### Abstract

- Top of page
- Abstract
- Introduction
- ABC: main concepts and history
- ABC in nine steps
- Applications
- Conclusions
- Acknowledgements
- References
- Supporting Information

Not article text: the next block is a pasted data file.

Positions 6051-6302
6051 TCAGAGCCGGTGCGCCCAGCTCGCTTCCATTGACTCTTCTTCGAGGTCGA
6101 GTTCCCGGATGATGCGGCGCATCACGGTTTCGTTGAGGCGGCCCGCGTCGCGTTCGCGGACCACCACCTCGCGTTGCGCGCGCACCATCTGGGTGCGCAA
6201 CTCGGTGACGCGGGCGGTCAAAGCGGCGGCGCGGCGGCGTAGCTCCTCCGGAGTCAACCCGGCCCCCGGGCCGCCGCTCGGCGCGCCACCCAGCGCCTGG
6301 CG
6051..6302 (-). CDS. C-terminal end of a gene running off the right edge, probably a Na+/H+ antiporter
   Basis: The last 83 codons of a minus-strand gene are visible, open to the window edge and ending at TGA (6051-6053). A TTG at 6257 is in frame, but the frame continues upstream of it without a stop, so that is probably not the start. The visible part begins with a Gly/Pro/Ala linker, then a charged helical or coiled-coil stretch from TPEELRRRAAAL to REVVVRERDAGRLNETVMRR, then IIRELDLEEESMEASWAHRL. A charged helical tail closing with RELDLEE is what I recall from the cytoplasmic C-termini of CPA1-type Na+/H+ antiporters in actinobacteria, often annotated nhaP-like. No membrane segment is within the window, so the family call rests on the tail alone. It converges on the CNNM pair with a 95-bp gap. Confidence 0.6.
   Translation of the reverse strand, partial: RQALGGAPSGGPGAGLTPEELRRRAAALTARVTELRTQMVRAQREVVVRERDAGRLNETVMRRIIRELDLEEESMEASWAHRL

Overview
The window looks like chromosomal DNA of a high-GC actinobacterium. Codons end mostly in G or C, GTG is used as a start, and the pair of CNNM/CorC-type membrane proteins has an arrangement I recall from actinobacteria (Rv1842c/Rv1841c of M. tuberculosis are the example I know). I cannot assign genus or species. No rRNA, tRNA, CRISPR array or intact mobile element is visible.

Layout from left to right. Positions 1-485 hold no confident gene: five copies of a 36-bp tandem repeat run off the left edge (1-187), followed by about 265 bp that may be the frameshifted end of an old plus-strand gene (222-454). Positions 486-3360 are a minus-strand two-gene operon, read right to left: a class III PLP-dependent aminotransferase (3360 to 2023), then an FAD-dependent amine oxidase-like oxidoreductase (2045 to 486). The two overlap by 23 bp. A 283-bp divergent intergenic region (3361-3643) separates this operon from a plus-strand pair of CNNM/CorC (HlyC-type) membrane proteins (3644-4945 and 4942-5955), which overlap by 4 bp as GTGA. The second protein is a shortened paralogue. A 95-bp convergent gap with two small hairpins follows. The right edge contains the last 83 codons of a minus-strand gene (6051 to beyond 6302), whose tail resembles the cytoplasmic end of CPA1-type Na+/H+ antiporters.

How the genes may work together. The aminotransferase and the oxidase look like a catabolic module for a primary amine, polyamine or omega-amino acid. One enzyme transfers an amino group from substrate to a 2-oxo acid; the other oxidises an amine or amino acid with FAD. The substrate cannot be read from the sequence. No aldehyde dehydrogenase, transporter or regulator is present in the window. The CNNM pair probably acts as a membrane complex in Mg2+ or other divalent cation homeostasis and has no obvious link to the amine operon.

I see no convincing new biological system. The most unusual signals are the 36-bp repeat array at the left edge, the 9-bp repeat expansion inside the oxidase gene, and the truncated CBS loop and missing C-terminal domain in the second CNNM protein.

The analysis of genetic variation to estimate demographic and historical parameters and to quantitatively compare alternative scenarios recently gained a powerful and flexible approach: the Approximate Bayesian Computation (ABC). The likelihood functions does not need to be theoretically specified, but posterior distributions can be approximated by simulation even assuming very complex population models including both natural and human-induced processes. Prior information can be easily incorporated and the quality of the results can be analysed with rather limited additional effort. ABC is not a statistical analysis *per se*, but rather a statistical framework and any specific application is a sort of hybrid between a simulation and a data-analysis study. Complete software packages performing the necessary steps under a set of models and for specific genetic markers are already available, but the flexibility of the method is better exploited combining different programs. Many questions relevant in ecology can be addressed using ABC, but adequate amount of time should be dedicated to decide among alternative options and to evaluate the results. In this paper we will describe and critically comment on the different steps of an ABC analysis, analyse some of the published applications of ABC and provide user guidelines.